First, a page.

Parramatta Park – Monuments & Sites – Review

Boer War Memorial
The group at the Boer War Memorial

A self-guided walking tour

On Friday, the 6th November a group of 13 members met at Cabarita Wharf for a walk of interest to Parramatta Park. I was a little doubtful on Thursday if we would be able to go ahead as the weather was not looking good. Friday was a little cloudy, but the group remained optimistic and it turned out a lovely day for a walk.

We caught the ferry upstream, a pleasant 40-minute trip to Parramatta wharf. We arrived with calls for a coffee break to be heard. We walked 15 minutes along the river to the George Street Gatehouse one of six gatehouses to the park and they date from as far back as the 1870’s and are intact today. The Tudor-style George St gatehouse was built on the site of Governor Macquarie’s small stone lodge in 1885 and is now a local landmark.

After our morning tea break, we set off with maps in hand to casually walk around the other monuments and sites the park had to offer. Among the monuments we saw were the Bath House completed in 1823 for Governor Brisbane. It contains the archaeological remains of a pumping system, which was developed to bring water to the building and heat water as well. This convict build heating and pumping system made the Bath House significant in heritage terms. In 1886 the Trustees converted the Bath House to a pavilion, which survives today.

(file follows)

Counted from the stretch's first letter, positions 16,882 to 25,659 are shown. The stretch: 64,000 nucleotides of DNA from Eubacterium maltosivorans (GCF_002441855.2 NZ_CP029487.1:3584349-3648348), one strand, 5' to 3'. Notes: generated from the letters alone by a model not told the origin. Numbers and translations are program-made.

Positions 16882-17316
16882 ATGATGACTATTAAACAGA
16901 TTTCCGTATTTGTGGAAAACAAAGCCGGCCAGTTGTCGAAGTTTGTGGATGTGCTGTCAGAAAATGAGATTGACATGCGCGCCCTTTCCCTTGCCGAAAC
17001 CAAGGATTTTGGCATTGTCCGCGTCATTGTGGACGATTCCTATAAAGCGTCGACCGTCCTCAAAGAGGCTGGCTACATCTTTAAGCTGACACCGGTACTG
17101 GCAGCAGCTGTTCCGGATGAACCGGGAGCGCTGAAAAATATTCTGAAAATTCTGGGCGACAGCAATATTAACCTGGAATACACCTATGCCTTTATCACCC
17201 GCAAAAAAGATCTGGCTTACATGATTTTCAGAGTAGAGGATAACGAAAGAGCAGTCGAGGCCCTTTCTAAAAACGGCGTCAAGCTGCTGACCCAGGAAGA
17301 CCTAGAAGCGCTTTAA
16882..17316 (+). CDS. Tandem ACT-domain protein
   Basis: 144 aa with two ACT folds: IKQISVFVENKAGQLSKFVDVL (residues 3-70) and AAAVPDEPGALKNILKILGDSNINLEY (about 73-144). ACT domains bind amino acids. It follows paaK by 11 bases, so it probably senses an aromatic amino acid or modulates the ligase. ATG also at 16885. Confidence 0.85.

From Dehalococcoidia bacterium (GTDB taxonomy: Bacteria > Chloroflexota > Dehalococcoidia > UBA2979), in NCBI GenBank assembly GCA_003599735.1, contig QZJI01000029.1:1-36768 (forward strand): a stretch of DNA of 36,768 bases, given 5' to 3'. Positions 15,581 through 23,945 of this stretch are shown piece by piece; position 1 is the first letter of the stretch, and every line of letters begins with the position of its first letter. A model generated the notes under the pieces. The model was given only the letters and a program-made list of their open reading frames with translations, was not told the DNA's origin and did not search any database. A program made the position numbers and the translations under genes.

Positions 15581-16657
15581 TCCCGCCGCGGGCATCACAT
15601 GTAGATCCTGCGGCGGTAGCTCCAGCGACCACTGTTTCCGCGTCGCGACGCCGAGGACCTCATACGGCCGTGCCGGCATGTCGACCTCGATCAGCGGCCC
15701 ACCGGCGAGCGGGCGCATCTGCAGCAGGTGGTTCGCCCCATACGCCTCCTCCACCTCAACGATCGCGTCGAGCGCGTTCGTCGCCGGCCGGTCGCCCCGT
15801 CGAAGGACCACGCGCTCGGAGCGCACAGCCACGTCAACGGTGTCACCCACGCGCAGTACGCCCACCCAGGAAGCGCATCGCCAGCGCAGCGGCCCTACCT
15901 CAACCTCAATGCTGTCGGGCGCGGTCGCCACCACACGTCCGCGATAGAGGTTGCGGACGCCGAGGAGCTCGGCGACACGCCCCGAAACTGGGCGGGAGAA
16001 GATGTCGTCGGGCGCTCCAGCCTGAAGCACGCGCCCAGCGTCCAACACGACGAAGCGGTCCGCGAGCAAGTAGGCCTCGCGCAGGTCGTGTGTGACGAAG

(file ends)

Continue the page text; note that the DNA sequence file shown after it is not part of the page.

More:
Government House Parramatta was used by the early Governor’s and its standing as a focal point for colonial society make Government House significant. The building was restored by the Government Architect in 1908. It has been managed by the National Trust since 1967.

Government House Parramatta

The Crescent is a natural amphitheatre formed by a small billabong on the bank of the Parramatta river known as “Little Coogee” a popular swimming spot in the 20th century. Visitors can see important buildings and landmarks from this vantage point, including Parramatta River, Old King’s School, and the spires of St Patrick’s and St John’s Cathedrals.

The Dairy Cottage was constructed between 1796 and 1805. It is one of the oldest surviving intact cottages in Australia. Here they have planted a vegetable & herb garden for the café’s on site to use. We all enjoyed the array of smells from the herbs and guessing the vegetables.

Everyone in the group commented how nice it was to be out in the open space enjoying the day and the company of each other after limited outings due to lockdown. Due to COVID19 restrictions we were not able to have lunch in the tea house on site. Some members had brought their own lunch, which they enjoyed in the park whilst the rest of us enjoyed our lunch at Parramatta RSL. We headed home around 2:30 pm on the ferry back to Cabarita Wharf. An enjoyable walking tour in a beautiful park that takes in some of the significant features from a farming settlement to a Park for everyone to use.

Sue Colubriale

Our group standing in front of “Lachlan’s” Old Government House